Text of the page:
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Mathews Family Law Services, More About Us

Divorce Lawyers in Melbourne

Mathews Family Law and Mediation Services were established more than fourteen years ago as a boutique family law firm. Our offices are located in the inner Melbourne suburb of Toorak.

Our team of lawyers is experts in Family Law and Family Law Mediation. We have extensive experience and knowledge that allow us to provide an integrated approach to the complex range of issues faced by our clients. We are in a unique position whereby our family dispute resolution practitioners (FDRP) and mediators have also accredited family law experts; this ensures we bring a higher level of expertise to all our mediations.

Unlike many other family law firms, Mathews Family Law has a genuine commitment to alternative dispute resolution. This commitment is evident in the diverse range of dispute resolution options and services we offer that clients are unlikely to find anywhere else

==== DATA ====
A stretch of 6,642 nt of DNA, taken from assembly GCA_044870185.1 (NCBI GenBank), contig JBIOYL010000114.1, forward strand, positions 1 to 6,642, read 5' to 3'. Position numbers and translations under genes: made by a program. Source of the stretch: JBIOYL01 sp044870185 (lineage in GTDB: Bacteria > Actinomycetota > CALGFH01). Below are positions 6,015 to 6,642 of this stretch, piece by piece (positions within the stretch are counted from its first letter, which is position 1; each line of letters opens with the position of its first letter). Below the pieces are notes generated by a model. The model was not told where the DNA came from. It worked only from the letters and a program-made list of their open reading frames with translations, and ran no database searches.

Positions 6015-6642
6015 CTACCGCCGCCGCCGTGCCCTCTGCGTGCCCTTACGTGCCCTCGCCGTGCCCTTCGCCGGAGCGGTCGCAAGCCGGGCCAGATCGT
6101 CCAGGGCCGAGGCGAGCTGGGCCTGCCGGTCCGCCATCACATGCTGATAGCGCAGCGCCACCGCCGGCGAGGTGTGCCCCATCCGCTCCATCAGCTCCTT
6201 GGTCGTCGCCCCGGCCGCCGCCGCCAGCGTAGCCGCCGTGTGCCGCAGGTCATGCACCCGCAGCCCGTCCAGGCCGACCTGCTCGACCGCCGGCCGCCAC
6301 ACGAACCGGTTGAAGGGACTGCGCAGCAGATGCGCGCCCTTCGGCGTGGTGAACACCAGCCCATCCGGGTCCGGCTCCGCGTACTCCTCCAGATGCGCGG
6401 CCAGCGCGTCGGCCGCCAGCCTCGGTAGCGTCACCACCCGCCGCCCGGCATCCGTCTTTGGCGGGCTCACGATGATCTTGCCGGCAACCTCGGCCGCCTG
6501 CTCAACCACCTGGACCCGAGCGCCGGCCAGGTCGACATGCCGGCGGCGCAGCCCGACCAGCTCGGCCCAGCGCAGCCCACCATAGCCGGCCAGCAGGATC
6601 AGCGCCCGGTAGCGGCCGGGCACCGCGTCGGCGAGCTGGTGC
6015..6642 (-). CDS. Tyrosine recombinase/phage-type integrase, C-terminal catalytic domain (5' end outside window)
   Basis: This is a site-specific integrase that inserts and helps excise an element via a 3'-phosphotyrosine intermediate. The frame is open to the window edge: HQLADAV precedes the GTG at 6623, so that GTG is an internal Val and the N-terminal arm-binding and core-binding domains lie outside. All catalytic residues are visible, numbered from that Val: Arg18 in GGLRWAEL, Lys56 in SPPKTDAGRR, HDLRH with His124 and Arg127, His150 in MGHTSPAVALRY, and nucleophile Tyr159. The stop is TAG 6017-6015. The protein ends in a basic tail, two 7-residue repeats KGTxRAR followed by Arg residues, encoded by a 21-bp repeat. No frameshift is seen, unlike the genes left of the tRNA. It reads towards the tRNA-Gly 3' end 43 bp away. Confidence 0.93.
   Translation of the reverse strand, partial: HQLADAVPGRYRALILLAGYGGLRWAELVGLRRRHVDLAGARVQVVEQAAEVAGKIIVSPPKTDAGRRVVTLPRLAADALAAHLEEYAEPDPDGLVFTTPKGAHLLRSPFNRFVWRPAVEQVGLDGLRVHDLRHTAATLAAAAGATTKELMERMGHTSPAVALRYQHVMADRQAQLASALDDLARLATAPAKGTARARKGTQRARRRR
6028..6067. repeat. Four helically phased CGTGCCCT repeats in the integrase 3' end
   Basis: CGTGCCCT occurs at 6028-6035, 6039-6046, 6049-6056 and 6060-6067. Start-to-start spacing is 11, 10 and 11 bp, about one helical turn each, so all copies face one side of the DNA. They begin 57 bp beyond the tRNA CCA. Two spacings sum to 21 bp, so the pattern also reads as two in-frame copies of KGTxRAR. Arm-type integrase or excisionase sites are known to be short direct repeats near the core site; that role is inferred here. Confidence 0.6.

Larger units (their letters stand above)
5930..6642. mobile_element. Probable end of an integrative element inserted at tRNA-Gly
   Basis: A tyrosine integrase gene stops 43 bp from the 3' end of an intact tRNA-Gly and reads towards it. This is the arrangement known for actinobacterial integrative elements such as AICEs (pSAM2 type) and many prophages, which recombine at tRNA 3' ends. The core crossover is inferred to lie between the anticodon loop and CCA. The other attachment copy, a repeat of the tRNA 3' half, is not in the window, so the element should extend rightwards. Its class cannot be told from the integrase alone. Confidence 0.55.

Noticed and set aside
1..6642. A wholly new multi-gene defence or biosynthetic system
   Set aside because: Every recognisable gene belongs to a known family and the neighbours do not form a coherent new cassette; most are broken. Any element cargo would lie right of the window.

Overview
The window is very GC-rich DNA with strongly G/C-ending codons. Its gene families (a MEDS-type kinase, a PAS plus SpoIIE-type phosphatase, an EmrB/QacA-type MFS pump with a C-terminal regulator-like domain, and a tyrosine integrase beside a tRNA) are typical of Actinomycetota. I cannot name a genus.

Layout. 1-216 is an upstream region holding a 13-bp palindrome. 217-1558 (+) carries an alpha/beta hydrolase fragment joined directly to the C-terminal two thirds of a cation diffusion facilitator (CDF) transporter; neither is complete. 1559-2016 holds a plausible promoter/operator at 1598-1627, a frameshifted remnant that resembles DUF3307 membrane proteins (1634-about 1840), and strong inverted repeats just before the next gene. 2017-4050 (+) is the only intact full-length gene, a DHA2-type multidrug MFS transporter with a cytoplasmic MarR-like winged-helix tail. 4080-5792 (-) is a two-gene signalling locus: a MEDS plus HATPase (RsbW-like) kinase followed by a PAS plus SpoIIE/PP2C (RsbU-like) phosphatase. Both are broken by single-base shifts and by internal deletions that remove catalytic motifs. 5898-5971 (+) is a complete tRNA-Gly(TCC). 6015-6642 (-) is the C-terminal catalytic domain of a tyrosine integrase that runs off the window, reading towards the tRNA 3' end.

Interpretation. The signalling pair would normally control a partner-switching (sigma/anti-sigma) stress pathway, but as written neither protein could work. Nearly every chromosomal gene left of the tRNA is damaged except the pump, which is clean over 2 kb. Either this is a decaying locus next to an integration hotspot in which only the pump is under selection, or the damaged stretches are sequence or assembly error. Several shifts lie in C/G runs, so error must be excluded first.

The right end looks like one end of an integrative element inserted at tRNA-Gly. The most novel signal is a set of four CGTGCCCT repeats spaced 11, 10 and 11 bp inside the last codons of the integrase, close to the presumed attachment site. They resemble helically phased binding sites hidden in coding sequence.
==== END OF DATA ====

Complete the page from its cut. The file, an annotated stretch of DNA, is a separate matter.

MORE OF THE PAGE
Top Divorce Lawyers in Australia

We are passionate and dedicated to providing the best possible Family Law service in Melbourne. We have worked hard to gain expertise in all areas of family law, including complex international parenting and financial matters.

We can guide you through a wide range of issues related to legal separation in Australia. This commitment ensures we are at the forefront of family law developments in Melbourne. Vanessa Mathews was one of the first accredited family law specialists also to become accredited as an FDRP and Mediator. The Mathews Family Law team continues to provide professional development services for accountants, financial advisors and mental health professionals. We are vigorously committed to continuing to provide community service for a wide range of new initiatives. We provide all the personal service you expect of a boutique law firm with all the experience and knowledge you expect to find in a larger firm.

A firm with a strategic vision and the leadership to effect change in culture, strategy and business growth.